What does it mean to be “poor” in California? With the high cost of living in most of the State, the “federal poverty level” is almost meaningless. Government and philanthropic programs classify people as poor according to a variety of measures, sometimes derived from area median income, or from a “self-sufficiency standard” based on the cost of housing, child care, transportation, etc. I’d like to propose a qualitative definition for this discussion. At its most fundamental, being poor means lacking enough money to lead a comfortable existence, free from day-to-day financial worries. (Yes, I know we all have financial worries, but I’m talking about the kind that really threaten your family’s well-being.) By that definition, we at Opportunity Fund believe that about 30 – 40% of Californians are “poor.”
I like to remind the team here at Opportunity Fund that, “People are poor because they don’t have enough money.” And for the vast majority of poor people, the reason they are poor is not because they lack “financial literacy” (although that is certainly a great thing to have). It’s because they had bad luck at birth.
Sure we all know examples of people who overcame bad luck at birth to become financially successful. Heck, at Opportunity Fund we specialize in finding those kind of strivers and giving them a hand up. But they are the exceptions, and their incredible stories don’t change the fact that for most people born into poverty, there is no real path to get out.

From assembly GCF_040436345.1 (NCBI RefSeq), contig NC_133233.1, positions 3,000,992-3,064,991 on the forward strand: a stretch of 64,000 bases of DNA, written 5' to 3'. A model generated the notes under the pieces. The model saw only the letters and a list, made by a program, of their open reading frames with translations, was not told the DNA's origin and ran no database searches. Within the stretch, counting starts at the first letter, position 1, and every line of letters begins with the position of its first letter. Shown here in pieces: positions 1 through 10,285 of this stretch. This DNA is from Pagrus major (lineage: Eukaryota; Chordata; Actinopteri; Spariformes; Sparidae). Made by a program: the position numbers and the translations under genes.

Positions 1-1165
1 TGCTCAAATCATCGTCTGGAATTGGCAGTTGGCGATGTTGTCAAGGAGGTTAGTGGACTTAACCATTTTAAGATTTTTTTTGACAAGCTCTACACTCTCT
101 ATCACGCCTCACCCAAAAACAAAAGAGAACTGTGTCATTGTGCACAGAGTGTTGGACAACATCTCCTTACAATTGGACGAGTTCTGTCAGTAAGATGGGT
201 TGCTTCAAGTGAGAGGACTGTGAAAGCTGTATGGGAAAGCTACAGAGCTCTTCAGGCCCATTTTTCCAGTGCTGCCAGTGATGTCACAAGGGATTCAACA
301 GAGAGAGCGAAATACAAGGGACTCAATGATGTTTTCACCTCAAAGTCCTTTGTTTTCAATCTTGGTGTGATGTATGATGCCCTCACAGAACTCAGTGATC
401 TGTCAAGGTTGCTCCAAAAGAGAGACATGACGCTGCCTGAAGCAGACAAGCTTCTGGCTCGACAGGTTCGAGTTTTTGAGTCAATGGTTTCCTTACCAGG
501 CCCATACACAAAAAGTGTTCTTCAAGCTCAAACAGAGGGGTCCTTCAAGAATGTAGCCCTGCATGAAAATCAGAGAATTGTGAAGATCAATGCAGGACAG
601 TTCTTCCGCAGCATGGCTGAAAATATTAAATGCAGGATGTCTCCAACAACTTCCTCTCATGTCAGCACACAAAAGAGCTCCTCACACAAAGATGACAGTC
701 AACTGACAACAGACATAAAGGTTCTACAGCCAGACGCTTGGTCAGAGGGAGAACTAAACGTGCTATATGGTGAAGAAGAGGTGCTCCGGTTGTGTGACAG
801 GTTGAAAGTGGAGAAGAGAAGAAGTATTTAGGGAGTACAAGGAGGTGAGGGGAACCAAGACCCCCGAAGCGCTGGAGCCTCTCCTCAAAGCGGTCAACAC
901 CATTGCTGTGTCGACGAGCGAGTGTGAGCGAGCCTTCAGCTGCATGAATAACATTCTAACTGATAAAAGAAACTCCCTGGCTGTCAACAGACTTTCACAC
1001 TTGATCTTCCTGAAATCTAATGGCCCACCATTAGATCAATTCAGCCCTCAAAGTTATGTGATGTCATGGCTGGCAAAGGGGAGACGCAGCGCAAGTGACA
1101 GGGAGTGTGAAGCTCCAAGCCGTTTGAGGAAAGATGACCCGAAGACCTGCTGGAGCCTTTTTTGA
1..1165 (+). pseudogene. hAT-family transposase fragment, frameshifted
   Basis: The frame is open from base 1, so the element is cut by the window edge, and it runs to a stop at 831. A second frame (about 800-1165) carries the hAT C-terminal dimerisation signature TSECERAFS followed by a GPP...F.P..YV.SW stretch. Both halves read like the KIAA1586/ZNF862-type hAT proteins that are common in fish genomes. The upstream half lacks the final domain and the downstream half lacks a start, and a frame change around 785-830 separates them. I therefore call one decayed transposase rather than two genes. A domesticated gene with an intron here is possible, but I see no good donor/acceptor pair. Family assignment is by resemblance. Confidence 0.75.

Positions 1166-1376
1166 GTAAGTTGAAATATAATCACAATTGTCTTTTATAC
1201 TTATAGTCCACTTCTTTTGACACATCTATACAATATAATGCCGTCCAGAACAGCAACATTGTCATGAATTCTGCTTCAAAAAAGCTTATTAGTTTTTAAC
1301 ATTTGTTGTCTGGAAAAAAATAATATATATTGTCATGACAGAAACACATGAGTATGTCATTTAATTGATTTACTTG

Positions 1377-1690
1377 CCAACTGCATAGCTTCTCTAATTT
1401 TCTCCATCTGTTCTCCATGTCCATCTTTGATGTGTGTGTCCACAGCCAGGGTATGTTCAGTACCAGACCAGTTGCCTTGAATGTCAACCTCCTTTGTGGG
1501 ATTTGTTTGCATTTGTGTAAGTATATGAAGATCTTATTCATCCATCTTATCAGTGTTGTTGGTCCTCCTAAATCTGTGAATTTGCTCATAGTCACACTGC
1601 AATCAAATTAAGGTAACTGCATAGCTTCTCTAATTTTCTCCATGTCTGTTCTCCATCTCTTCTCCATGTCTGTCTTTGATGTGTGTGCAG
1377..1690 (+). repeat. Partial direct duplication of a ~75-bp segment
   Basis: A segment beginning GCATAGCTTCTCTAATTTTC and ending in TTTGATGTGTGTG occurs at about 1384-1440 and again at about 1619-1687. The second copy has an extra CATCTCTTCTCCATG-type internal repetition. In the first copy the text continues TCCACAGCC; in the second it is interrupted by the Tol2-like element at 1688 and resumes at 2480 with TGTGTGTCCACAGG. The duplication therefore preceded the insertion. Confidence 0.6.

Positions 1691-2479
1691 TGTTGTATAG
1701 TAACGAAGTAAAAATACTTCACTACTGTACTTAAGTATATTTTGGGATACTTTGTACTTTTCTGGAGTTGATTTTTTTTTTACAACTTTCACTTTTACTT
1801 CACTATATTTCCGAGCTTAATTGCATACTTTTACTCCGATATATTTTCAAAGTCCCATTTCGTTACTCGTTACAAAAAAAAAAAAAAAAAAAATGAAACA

It’s all too easy, when you run a non-profit organization, to give into temptation and promise that your programs can really SOLVE the problem. But we try not to do that here. In reality, to move millions of people out of poverty in California, and across the Country, we would need millions of higher wage jobs, quality subsidized child care, affordable finacing for college, millions of units of high quality, subsidized affordable housing, and significant increases in the Earned Income Tax Credit. That would do it. But it would take enormous civic and political will. And it would have to be paid for by middle class and wealthy Americans, either through higher taxes or reductions in other government expenditures. I will continue to dream that one day we will get there.
In the meantime, we labor away with the resources at our disposal: philanthropic contributions, earned income from our loans, government funding from the CDFI Fund, and low-cost capital we borrow from banks motivated by the Community Reinvestment Act. Combining these resources in artful ways, Opportunity Fund is on a path to invest $100 million into small businesses and working families in California in five years or less. Every year we help thousands of striving families achieve a measure of economic mobility, some in fairly dramatic ways. And every day we prove things about “poor” people. We prove that they can save, and manage their money wisely. We prove they can build businesses, create jobs and pay back loans. We prove that investing in poor and working people yields phenomenal returns. And maybe if we keep scaling our impact, one day we can convince enough people in this Country to get together and amass the kind of resolve and resources we would really need to solve the problem.